Five things to take home from the 2014 PNG Mining and Petroleum Investment Conference
Despite the worldwide slump in commodity prices, numbers were strong at the 13th Papua New Guinea Mining and Petroleum Investment Conference in December 2014.
1. PNG has what the world wants
President of the PNG Chamber of Mines and Petroleum, Oil Search’s Gerea Aopi, emphasised that the commencement of liquefied natural gas exports in May 2014 had ‘created new confidence in PNG’S resource’s sector’.
The long-term outlook for PNG is still very positive too, according to Deloitte Access Economics Partner, Chris Richardson, who pointed out that the urbanisation in SouthEast Asia, especially in China and India, still had a long way to run and ‘PNG has what the world wants’: not only minerals but also agricultural capacity.
2. The next decade will be about ‘being boring’
With the supply side of resources finally starting to catch up with demand, after a decade of catch-up, it was no surprise that prices were coming down, said Richardson.
He urged the industry to not just focus on revenue, but also on costs.
‘May I recommend to you being boring?’ he said to delegates.
PNG’S miners are already taking up this recommendation, with Newcrest Mining removing costs across all areas of its gold mine on Lihir Island, and Ok Tedi Mining repatriating expat workers, and cutting back on employment of consultants, contractors and vehicles.
Exploration programs by ‘juniors’ have also been radically cut back too, as capital is conserved in order to weather the low point of the price cycle.
3. The guard is changing
Two of the PNG resources industry’s most senior executives, Nigel Parker of Ok Tedi Mining and Peter Graham of Exxonmobil PNG, have moved on.
In both cases, their replacements will have very different projects to manage: Ok Tedi COO Werror will be faced with the challenge of extending the life of what has been for many years PNG’S largest mine, with significantly less resource (see page 33). Meanwhile, new MD Andrew Barry will be inheriting a fully functioning PNG LNG project and must address the challenge of how and when to expand production into the future.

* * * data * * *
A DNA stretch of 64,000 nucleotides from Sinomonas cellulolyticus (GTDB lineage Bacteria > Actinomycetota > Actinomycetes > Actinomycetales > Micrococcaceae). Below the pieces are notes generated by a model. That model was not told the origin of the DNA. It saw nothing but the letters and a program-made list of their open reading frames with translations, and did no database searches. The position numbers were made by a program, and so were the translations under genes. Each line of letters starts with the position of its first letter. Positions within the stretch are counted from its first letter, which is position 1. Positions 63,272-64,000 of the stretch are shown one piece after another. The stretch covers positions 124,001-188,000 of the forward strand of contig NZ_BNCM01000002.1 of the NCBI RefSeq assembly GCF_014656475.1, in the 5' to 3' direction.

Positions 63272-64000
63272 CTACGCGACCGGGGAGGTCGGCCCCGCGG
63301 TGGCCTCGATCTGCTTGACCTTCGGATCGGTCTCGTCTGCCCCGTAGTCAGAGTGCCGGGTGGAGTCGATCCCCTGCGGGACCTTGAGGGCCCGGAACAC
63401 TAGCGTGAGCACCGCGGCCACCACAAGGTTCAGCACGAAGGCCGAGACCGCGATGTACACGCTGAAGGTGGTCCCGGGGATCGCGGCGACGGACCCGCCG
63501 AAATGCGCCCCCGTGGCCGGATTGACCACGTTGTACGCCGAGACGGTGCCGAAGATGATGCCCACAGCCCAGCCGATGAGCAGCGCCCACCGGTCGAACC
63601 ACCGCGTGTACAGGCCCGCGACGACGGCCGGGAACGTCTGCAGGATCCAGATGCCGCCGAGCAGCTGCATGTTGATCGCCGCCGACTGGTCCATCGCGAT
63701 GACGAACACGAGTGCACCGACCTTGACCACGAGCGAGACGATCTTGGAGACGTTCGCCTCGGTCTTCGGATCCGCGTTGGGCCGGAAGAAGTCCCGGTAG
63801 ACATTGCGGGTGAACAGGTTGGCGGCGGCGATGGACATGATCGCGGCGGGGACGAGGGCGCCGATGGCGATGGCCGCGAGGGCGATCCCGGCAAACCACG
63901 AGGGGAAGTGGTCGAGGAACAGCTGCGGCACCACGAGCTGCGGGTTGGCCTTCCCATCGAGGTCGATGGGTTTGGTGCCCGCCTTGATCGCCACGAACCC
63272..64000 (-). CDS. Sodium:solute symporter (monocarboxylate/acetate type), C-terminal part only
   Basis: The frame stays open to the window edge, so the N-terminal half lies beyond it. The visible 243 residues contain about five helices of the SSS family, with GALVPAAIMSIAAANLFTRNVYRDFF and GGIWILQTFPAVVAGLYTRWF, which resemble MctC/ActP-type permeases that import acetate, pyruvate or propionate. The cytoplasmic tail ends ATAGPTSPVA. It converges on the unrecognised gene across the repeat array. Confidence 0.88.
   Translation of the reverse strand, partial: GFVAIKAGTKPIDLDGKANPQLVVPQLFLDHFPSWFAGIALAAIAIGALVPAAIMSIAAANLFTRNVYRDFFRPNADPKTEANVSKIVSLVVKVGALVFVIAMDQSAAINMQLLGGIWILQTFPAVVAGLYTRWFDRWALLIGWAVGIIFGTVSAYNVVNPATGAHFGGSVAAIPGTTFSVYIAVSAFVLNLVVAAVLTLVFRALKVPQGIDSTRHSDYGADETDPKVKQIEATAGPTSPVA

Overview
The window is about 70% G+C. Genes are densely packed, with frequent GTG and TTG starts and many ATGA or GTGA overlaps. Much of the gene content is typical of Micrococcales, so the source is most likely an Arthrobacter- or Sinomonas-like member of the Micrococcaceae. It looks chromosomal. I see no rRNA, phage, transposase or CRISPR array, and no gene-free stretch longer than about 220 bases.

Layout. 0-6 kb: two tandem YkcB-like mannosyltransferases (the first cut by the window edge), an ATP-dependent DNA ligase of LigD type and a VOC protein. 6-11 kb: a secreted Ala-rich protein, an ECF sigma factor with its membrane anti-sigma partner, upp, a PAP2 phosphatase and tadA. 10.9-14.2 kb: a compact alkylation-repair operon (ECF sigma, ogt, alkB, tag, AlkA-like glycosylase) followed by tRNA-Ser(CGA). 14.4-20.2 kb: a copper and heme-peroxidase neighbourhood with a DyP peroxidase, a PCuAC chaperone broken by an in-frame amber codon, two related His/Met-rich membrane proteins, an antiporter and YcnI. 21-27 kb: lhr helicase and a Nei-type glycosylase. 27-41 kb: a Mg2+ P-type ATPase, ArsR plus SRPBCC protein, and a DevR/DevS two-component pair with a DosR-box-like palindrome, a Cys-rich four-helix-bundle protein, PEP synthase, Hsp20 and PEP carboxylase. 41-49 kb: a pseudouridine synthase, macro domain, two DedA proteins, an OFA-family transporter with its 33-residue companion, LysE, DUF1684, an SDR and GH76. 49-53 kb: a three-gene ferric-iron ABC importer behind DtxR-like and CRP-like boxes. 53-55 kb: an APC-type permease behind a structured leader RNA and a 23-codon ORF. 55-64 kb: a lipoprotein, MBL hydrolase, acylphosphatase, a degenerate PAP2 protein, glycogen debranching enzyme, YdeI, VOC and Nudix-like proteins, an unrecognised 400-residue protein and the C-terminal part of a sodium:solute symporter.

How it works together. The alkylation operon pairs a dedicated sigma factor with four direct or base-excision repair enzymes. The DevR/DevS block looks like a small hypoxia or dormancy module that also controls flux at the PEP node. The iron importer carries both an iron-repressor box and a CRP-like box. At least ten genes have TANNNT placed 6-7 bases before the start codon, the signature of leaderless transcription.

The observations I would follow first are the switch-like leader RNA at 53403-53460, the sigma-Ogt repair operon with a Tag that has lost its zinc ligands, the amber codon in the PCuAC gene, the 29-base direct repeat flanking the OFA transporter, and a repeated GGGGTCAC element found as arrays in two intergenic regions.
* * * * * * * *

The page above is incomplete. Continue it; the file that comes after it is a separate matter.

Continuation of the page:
There were newer kids on the block too: this year, Total Oil’s Jean-marie Guillermou, Senior Vice President for Asia-pacific, was given a prominent place in the program on the opening morning. The French major was keen to sell its vision for the Elk-antelope gas project it hopes to pursue with Interoil (see page 27).
Meanwhile, PNG’S next major mining project may well be under the sea or underground, with Nautilus Minerals’ Solwara 1 project finally back on track (see page 35) and the pre-feasibility study for the Harmony Gold/newcrest Mining Wafi-golpu project—png’s first major underground mining operation—is now complete (see page 34).
4. Stability is the key
In his speech to the conference, PNG’S Prime Minister Peter O’neill emphasised the importance of political and policy stability for the resources sector and expressed an understanding of the importance of encouraging foreign investment in the sector:
‘We can and we must build on our success and we can’t do it without quality foreign investment and skills.’
With the fiscal frameworks for the industry under review, such a statement was welcomed.
5. PNG needs to see more for its resource exports
Many of the presentations at the conference emphasised the benefits delivered by resources projects to landowners and communities.
For instance, Newcrest Mining’s David Woodall told delegates that about 60% of the US$565 million 2014 revenue from the Lihir gold mine was spent in PNG, while Barrick Gold’s Chris Trainor spoke extensively about the Mining and Petroleum Industry Investment Fund, which the Porgera miner has established as an investment vehicle for landowner royalties.